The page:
UCL Institute for Global Prosperity


Transforming Financial Inclusion to Finance Inclusive Prosperity in Ramallah, Palestine

Exploring how current processes of financial inclusion (FI) can be transformed to create inclusive prosperity that reflects community priorities

A sign showing keys and a credit card

27 October 2022

This research will explore how current processes of financial inclusion (FI) can be transformed to create inclusive prosperity that reflects community priorities. We know little about how communities experience existing top-down state and private sector-led processes of FI, and how such processes connect with community understandings of prosperity - what they really value and consider a 'good life'. The research will examine the relationship between FI and prosperity in Palestine, where FI can be studied in 'real life'. A National Strategy for Financial Inclusion 2018-2025, heavily shaped by global institutions like the World Bank, GIZ and the Alliance for Financial Inclusion (AFI), was recently launched and challenges to realising inclusive prosperity are significant because of the Israeli Occupation. This extreme case will be beneficial for assessing the limits of existing theories (of FI) and developing new concepts. A co-produced research process will (1) use ethnographic methods to evaluate the impact of FI on people's lives in Ramallah, where financial institutions and services in Palestine are concentrated; (2) record and use community driven understandings of prosperity to build a prosperity index - a tool that allows academics and governments to better engage citizens' perspectives and create locally salient pathways to prosperity. Insights from ethnographic research and the prosperity index will be combined to generate a new conceptual articulation of financing prosperity. They will also be the basis for policy insights and an institutional secondment that transforms existing FI policies and practices to better meet people's aspirations.

1. Assess how existing FI policies and practices impact people's lived experiences.
2. Use community visions of prosperity to transform practices of FI so they are better able to achieve such prosperity.

(i) analyse how global, regional and state FI policies and practices shape experiences of FI in Ramallah, Palestine by undertaking desk-based research.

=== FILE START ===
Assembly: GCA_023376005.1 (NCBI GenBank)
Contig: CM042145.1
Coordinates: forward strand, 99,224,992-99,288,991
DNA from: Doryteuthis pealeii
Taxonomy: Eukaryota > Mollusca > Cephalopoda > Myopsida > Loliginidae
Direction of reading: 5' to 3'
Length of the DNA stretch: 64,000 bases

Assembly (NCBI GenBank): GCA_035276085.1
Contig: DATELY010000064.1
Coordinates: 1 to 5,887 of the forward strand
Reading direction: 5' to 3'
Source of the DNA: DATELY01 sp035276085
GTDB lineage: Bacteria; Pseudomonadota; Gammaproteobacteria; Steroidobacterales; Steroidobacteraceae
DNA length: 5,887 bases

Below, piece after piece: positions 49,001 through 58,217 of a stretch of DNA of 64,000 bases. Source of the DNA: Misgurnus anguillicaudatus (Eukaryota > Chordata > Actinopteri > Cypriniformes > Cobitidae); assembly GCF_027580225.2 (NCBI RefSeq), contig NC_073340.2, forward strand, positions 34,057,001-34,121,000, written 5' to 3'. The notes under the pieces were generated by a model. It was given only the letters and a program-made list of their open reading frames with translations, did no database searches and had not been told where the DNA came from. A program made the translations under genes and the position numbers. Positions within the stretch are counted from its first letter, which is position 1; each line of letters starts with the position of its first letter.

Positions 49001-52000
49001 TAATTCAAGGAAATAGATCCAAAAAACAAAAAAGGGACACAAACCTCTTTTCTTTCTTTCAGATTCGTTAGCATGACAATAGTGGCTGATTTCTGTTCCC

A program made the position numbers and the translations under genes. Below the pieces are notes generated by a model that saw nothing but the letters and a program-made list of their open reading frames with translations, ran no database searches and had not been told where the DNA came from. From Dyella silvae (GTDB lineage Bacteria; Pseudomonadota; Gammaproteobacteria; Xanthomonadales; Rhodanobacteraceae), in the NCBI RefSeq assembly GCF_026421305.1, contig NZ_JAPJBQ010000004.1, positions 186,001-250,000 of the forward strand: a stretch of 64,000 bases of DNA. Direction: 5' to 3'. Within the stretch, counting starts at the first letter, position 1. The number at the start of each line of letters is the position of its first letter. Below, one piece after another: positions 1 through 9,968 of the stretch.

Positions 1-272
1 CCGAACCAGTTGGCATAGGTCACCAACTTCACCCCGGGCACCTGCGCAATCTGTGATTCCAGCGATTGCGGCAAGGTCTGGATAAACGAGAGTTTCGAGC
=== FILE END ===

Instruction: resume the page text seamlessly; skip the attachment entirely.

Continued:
(ii) evaluate how people's everyday lives are impacted by FI by conducting ethnographic research in Ramallah, Palestine.
(iii) co-produce a local definition of prosperity in Ramallah, Palestine through community-based research.
(iv) build a prosperity index for Ramallah using the community-derived definition of prosperity, which provides new kinds of data for scholars, municipal and national state and private sector actors.
(v) map out pathways to more inclusive and sustainable prosperity by combining data from ethnographic research and the prosperity index.
(vi) embed those pathways in existing FI processes through a secondment at the Palestine Monetary Authority and the publication of policy briefing papers.
(vii) disseminate findings more widely through the Alliance for Financial Inclusion's annual global policy forum, academic conferences and publications.

The research will benefit academics by generating a new conceptual articulation of financing prosperity, based on original insights about the relationship between FI, inclusive prosperity and lived experiences of colonialism. This new conceptual articulation will rethink FI and bridge the divide between scholarly and policy communities and approaches in this area.

The research will benefit Palestinian users by training community members in social science research methods, enabling them to independently organise and conduct research. The research co-production process and prosperity index will provide new data about contextual-specific understandings of prosperity that will enable Palestinian governance institutions to better understand the challenges and aspirations of the communities they govern. Global and regional FI policy makers will benefit from learning about how FI practices and policies can be re-tooled to create genuinely inclusive prosperity.

Dr Harker co-authored two studies of financial inclusion, commissioned by the National Committee for Financial Inclusion in Palestine, which assess the financial inclusion process and the gendered dimensions of that process in 2022. The reports argue that the Israeli Occupation, labour market conditions and patriarchal structures are key barriers to financial inclusion in Palestine, particularly for women. The key recommendation is to develop a model of critical financial inclusion by establishing a public/cooperative banking network, incorporating citizen researchers into policy making processes and making research data openly available to all. 

Copies of the two reports can be accessed here:
Financial Inclusion Diagnostic Report – A Summary
Gender Roadmap to Enhance Financial Inclusion